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The human eye, unlike invertebrates is capable of detecting many variations of colors as well as form images of objects that are located at a distance. It is also capable of responding to as few as a single photon of light…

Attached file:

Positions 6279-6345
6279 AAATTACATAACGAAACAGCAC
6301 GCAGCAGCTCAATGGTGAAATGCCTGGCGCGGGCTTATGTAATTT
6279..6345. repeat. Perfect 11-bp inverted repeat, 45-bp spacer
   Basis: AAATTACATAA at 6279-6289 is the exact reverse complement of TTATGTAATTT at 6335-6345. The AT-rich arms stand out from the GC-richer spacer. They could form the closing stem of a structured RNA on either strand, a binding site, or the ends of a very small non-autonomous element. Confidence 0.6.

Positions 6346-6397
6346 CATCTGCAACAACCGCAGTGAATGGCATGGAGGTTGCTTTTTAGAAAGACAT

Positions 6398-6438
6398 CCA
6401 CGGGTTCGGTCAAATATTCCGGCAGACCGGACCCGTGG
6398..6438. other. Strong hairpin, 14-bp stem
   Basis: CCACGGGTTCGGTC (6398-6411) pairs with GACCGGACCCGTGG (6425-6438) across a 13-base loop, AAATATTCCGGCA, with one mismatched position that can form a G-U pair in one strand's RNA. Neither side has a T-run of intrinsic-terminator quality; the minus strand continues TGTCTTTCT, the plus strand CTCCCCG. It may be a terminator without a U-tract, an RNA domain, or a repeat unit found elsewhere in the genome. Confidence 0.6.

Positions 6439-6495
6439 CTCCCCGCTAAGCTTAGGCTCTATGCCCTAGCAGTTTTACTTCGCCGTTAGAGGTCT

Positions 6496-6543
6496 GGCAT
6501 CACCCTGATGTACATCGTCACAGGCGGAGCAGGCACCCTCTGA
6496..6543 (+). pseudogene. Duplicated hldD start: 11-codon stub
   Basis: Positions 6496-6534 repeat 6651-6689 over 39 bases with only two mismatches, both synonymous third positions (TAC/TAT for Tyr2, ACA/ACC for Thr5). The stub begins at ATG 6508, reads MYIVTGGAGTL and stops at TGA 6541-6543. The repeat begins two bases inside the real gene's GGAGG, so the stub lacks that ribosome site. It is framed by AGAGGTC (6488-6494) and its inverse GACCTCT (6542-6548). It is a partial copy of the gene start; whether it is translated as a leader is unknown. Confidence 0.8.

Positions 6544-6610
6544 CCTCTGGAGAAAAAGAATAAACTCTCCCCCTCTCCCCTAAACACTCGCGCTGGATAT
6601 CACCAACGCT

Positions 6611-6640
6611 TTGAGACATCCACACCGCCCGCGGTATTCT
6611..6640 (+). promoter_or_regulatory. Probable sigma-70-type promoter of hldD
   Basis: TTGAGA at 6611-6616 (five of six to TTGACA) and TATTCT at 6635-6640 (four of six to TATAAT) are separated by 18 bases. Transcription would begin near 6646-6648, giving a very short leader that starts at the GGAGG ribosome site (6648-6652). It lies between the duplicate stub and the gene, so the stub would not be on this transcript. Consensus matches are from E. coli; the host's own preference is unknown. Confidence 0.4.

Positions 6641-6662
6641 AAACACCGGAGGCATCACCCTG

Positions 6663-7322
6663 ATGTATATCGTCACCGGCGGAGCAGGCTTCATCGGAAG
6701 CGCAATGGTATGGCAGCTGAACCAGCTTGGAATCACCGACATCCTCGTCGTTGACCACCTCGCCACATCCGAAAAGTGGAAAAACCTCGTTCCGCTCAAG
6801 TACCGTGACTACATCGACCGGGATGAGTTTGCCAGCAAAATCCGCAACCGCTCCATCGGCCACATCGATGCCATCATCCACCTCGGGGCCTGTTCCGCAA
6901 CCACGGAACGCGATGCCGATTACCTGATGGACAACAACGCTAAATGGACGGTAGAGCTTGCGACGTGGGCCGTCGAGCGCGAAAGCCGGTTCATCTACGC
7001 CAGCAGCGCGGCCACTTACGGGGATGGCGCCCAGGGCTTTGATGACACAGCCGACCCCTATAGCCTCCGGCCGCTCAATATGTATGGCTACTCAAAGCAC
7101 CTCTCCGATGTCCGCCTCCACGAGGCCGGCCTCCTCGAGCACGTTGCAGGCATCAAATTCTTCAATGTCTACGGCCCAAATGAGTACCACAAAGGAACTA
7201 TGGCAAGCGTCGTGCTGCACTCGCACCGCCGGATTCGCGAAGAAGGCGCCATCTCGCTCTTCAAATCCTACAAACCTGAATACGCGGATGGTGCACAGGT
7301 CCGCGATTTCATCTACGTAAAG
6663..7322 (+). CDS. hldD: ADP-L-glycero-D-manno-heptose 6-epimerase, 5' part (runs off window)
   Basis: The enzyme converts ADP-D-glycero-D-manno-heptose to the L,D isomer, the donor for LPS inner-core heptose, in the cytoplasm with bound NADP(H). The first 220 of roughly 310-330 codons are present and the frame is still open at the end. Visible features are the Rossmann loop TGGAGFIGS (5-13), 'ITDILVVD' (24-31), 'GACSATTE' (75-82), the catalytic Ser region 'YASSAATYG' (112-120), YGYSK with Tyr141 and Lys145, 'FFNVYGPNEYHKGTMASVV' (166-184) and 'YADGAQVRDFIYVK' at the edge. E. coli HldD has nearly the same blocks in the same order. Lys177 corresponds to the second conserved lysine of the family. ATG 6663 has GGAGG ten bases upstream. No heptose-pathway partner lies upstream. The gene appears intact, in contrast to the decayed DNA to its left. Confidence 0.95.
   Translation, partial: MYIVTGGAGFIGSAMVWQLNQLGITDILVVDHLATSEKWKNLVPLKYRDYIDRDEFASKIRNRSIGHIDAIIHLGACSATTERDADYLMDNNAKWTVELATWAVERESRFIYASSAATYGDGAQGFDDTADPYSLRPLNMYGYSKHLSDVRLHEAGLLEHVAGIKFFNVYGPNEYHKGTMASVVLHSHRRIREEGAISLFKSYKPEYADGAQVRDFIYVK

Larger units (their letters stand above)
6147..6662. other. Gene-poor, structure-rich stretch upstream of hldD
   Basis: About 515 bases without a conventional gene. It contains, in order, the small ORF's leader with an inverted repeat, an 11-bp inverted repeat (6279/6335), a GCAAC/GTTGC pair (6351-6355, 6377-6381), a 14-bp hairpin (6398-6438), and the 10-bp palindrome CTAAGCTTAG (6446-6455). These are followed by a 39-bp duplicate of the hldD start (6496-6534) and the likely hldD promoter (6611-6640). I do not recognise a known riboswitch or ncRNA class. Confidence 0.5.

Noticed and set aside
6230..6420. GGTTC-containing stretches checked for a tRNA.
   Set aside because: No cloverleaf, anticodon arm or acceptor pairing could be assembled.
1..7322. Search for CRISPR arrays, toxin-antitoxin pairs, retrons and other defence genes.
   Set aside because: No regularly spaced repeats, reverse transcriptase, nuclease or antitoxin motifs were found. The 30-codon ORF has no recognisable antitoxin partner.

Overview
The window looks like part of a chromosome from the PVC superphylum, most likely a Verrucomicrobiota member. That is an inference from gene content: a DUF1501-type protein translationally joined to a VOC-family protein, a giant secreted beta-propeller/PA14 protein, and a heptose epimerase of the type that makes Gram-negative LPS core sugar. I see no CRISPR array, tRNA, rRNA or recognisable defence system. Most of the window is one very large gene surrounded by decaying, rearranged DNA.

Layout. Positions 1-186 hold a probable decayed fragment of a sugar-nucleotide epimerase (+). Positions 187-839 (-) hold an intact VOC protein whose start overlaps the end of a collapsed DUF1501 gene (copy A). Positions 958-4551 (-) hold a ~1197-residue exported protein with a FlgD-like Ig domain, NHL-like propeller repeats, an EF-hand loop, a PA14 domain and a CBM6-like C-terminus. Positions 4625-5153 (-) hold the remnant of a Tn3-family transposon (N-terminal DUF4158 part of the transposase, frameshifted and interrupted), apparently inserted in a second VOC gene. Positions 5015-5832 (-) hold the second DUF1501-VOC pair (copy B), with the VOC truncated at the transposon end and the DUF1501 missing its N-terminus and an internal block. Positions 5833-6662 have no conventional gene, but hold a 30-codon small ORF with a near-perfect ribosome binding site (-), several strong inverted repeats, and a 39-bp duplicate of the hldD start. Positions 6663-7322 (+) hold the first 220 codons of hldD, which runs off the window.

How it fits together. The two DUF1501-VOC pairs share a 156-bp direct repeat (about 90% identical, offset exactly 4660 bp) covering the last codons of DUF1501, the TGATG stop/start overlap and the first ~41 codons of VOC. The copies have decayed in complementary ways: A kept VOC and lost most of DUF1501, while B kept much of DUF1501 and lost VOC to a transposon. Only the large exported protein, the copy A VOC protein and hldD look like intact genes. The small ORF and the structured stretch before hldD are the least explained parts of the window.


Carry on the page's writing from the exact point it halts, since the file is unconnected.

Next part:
The human eye, unlike invertebrates is capable of detecting many variations of colors as well as form images of objects that are located at a distance. It is also capable of responding to as few as a single photon of light (Campbell, 1999). The basic parts of the eye, particularly, the iris, lens, pupil and cornea, function to manipulate and focus the light to the retina, which houses the photoreceptor cells Cornea is located at the front of the eye and functions by getting light into the eye, acting as a fixed lens; the iris changes size to regulate the amount of light that enters the pupil. The photoreceptors function by receiving information transmitted in the form of light. This information is then transferred to the optic nerves, to the brain through the optic disc, the spot on the lower outside of the retina.The eye has two major cavities filled with clear water liquid. One, is located between the lens and the cornea, which is filled by the aqueous humor. The other is located behind the lens within the eyeball itself, just touching the retina. This is filled by the jellylike vitreous humour which constitutes the bulk of the eye. These liquids function as liquid lenses. Similar to the cornea and most parts of the eye, their function is to focus the light into the retina as liquid lenses. As said earlier, the retina houses the photoreceptors so that information can then be transferred to the brain for interpretation (Vander, et. Al, 2001). ...
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